The Norwegian Nobel Committee has decided that the Nobel Peace Prize for 2009 is to be awarded to President Barack Obama for his extraordinary efforts to strengthen international diplomacy and cooperation between peoples. The Committee has attached special importance to Obama's vision of and work for a world without nuclear weapons.
It's like he's trying to earn that award that was already given. But the reality is that Barack Obama has always been for eliminating nuclear weapons. If you don't believe that, all you have to do is check this excellent piece in the NY Times from 2009 comparing a young Barack Obama's vision of a nuke free world (his papers when an undergrad at Columbia) and his vision as President...not much has changed:
....In January, in the journal Foreign Affairs, Defense Secretary Robert M. Gates, the lone holdover from the Bush cabinet, called for financing a new generation of longer-lasting and more dependable nuclear arms.
He was immediately overruled. Mr. Obama’s first budget declared that “development work on the Reliable Replacement Warhead will cease.”
Another focus of activity early this year was the Comprehensive Nuclear-Test-Ban Treaty.
Critics argue that the North Koreas of the world will simply defy the ban — and that the international community will fail to punish offenders.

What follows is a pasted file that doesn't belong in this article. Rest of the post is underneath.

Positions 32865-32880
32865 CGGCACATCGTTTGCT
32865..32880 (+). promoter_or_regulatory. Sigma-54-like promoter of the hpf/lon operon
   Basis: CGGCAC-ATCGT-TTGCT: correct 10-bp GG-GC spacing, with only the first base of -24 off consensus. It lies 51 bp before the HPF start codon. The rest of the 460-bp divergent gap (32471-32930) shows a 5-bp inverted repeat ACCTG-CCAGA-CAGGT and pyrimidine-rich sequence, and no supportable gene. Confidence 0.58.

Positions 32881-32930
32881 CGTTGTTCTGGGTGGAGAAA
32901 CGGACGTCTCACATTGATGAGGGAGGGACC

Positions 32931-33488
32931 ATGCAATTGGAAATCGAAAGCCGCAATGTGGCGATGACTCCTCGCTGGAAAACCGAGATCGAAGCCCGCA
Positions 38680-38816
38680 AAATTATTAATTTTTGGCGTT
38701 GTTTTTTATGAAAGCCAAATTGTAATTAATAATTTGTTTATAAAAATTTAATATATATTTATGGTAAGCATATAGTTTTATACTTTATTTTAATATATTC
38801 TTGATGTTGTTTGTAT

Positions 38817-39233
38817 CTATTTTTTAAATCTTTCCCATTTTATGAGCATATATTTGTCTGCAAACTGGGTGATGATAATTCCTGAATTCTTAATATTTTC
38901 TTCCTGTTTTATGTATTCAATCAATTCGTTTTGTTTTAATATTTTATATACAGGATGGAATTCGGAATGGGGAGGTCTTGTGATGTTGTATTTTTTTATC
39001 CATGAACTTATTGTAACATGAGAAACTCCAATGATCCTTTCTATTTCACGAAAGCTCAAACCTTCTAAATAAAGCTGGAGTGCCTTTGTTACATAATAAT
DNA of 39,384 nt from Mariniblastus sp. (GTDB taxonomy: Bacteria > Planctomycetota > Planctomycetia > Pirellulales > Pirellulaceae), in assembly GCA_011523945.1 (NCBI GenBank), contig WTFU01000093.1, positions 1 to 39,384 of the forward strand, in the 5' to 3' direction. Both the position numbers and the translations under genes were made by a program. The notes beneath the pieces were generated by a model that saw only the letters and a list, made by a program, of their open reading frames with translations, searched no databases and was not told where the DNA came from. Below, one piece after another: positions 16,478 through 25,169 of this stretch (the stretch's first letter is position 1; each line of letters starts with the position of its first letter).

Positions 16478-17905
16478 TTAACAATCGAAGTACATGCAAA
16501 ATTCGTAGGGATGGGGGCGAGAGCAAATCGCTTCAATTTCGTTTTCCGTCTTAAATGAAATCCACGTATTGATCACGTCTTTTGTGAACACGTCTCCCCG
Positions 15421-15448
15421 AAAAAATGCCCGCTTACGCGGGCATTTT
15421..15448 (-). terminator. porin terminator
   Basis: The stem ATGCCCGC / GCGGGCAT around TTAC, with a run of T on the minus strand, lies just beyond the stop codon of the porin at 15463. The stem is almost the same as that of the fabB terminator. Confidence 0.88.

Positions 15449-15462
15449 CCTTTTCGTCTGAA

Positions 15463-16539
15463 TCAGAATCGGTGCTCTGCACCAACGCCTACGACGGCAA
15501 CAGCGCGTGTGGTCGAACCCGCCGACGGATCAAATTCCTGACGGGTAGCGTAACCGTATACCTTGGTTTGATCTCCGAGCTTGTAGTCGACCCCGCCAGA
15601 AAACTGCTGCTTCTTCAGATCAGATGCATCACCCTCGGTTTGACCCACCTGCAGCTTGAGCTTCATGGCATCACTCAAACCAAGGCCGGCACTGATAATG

Even more ambitious, Mr. Obama wants a Fissile Material Cutoff Treaty, which would bar all nations that sign it from making fuel for their atom bombs. But when asked how Mr. Obama would sell the idea to America’s allies — primarily Pakistan, India and Israel — administration officials grow silent.
All this is supposed to culminate, next year, in an American effort to rewrite crucial provisions of the 1968 Nuclear Nonproliferation Treaty. Mr. Obama wants to strengthen inspection provisions and close the loophole that makes it easy for countries to drop out, as North Korea did in 2003.
Each of those steps would require building a global consensus. It would also mean persuading countries to give up the coveted freedom to make fuel for reactors — and instead, probably, buy it from an international fuel bank.
Most of all, Mr. Obama and like-minded leaders will have to establish a new global order that will truly restrain rogue states and terrorist groups from moving ahead with nuclear projects...
A "new global order"...